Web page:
Tahal : The heart of the Sierra – The people
This is part 2 of my small reportage about Tahal, a beautiful Spanish village in the heart of the Sierra Alhamilla (Provincia de Almeria), which we visited some days ago. Part 1 was about the village itself, today it will be about its inhabitants.
The first contact with the people there was quite early and extremely noisy. We had just got up as we heard cars passing by, all sounding their horns. We went out of the motor home and saw about 40 cars in procession slowly filing towards the village, full of people shouting and laughing and pressing their horns incessantly. It must be a wedding, I said, but strangely the people in the cars were wearing everyday clothes.
“Perhaps they have no money for Sunday best…”
commented Kevin, pragmatic as always…
Well, I know that Spaniards, how ever poor they are, always spend a lot of money on these kind of fiestas and economy be damned!!
Anyway… as the sounds of the horns faded away, another cacophony assaulted our ears. I thought it was a kind of orchestra preparing for the wedding. Kevin with his very sensitive musician´s ears, got quite crazy as the musicians seemed to have not a clue how to find the tune, and sought refuge back inside the motor home !
Quite perplexed, I decided to make some investigations. Anyway I wanted to enter the village to make some sketches, so I took my pad and off I went. Soon I understood why the musicians were so dodgy. In fact, by the fort, a music lesson was taking place, and only small children of ages between 5 and 8 years were attending it!
Wow, I thought, such a small village in the middle of nowhere, and tiny children are already taught to play musical instruments! It struck me then that the people in this village, they really know what to do to keep their souls young and alive!
Then I went deeper into the village, sat on a bench and started to draw. Except the children from the music school, I didn´t see anybody there, and I thought they were all in the wedding procession. But after a while, some faces appeared behind the windows, then some bodies at the doors. Immobile, old bodies. All looking at me in a very suspicious way. As if they had never seen a painter before!
After a while one of the bodies started to move, came to me, and then another one, and another one, and at the end I had a big group of old people around me. I guess most of the inhabitants over 70 were gathered around me, forming something like a wall between me and their village. After long moments of silence and scrutiny, a very fat lady seized the moment:
“What are you doing here?”
“I am sketching…”
“Are you making some measurements?”
Obviously they didn´t know what sketching meant…
“No, I am making drawings of the houses…”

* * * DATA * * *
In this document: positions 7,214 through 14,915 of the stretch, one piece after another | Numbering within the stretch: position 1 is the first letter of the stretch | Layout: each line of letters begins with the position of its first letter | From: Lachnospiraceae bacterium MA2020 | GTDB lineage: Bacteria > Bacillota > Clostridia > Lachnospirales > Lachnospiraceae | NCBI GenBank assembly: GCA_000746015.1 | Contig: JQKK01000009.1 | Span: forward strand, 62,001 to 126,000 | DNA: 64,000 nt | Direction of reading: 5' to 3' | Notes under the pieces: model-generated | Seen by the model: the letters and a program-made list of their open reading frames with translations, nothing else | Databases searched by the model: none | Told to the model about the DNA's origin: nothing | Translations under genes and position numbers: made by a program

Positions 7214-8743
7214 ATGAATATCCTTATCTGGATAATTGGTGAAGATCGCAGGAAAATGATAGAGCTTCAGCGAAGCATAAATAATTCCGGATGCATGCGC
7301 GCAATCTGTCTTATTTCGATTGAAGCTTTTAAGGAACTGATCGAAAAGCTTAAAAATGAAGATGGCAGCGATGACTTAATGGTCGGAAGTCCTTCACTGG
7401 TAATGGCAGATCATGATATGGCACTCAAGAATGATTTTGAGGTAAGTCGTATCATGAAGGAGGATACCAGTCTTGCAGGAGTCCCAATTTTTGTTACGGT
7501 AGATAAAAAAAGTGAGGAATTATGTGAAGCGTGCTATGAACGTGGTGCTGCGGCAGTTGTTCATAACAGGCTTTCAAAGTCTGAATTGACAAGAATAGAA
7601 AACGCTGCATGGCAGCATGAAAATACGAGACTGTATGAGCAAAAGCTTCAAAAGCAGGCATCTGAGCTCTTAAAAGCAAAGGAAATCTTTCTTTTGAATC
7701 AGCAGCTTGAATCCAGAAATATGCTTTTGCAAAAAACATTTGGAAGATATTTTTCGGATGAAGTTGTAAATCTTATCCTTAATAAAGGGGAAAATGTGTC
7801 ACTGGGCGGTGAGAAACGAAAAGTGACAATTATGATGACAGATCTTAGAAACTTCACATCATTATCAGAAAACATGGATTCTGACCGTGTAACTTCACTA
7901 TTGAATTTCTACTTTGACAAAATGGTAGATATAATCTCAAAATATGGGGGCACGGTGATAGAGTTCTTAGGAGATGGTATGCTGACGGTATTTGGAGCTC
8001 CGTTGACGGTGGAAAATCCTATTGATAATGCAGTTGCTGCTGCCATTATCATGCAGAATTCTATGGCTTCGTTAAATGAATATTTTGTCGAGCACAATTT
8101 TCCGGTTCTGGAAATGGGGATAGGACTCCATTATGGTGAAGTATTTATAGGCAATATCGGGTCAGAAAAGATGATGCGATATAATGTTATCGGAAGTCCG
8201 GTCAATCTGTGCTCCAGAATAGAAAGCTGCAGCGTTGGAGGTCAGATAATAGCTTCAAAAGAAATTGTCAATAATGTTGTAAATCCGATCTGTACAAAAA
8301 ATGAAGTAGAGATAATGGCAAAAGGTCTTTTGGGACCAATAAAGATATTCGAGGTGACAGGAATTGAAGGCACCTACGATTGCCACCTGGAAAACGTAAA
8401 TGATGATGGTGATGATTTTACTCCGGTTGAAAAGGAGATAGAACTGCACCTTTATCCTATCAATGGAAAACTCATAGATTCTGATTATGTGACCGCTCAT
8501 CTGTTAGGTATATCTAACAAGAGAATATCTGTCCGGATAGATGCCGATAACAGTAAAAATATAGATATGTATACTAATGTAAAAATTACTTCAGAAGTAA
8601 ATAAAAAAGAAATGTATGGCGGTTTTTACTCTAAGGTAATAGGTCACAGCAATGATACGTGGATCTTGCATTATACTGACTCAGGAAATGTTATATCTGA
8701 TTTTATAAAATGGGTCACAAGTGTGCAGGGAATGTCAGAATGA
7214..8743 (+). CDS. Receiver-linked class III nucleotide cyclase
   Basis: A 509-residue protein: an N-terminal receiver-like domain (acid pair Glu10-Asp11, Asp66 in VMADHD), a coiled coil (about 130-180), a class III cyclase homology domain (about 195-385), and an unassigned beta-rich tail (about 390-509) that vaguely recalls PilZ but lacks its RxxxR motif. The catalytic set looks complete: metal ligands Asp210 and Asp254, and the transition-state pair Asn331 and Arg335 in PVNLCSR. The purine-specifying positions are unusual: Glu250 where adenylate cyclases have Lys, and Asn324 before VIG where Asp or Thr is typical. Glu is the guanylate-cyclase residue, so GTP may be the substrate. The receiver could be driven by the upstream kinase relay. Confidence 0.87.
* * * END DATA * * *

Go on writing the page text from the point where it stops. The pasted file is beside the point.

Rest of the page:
“Are you working for the town hall or something like that?”
I started to understand what was going on. They were kind of scared, and I tried to put on a lovely face and say some peaceful words:
“No, I am just painting the houses… they are so beautiful!”
The lady´s face brightened a little bit.
“So, you don´t work for the town hall?”
“No, no, not at all… I am just painting for myself…”
“Of course… I am a painter! and I love to paint houses!”
And I noticed how suddenly the tension of the group seemed to melt away I really could see it in their collective body language. Some even wandered off. But the fat lady pressed on:
“And what do you do then with that? Do you make photos out of that?”
she asked, gesturing to my pad. In fact I started to become quite impatient. I wanted to sketch, and needed to be alone, and concentrated. So I stopped trying to clarify what I was doing:
“Yes, that´s it!”
“But you don´t make the photos for the town hall, do you?”
“No, just for me….”
“Then it´s good. You can stay here and do what you want then.”
Everybody went away, leaving just the lady and me. She continued in friendly conversation, asking me where I came from and so on. Then a very old guy suddenly appeared, surely about 100 years old, and the lady said to him:
“I was asking her where she comes from… I like to know where the people come from… She comes from France!”
And the old guy told me in French that he had lived 15 years in Paris, rue Versailles, a long time ago. But his family was living here, in Tahal, and he had returned.
“Yes, one has to live where the family is, no?”
I answered to him, thinking what a hypocrite I am, with me always living where my family are not!
At the end as they were going away, I shouted
“Have a nice day!”
and the lady came back to me, with a wide smile on her face, and said:
“This is very kind of you to wish me a nice day! Have a nice day yourself!”
We humans, all in our own very special way, are so incredibly touching, aren´t we?
At least the Tahalians are!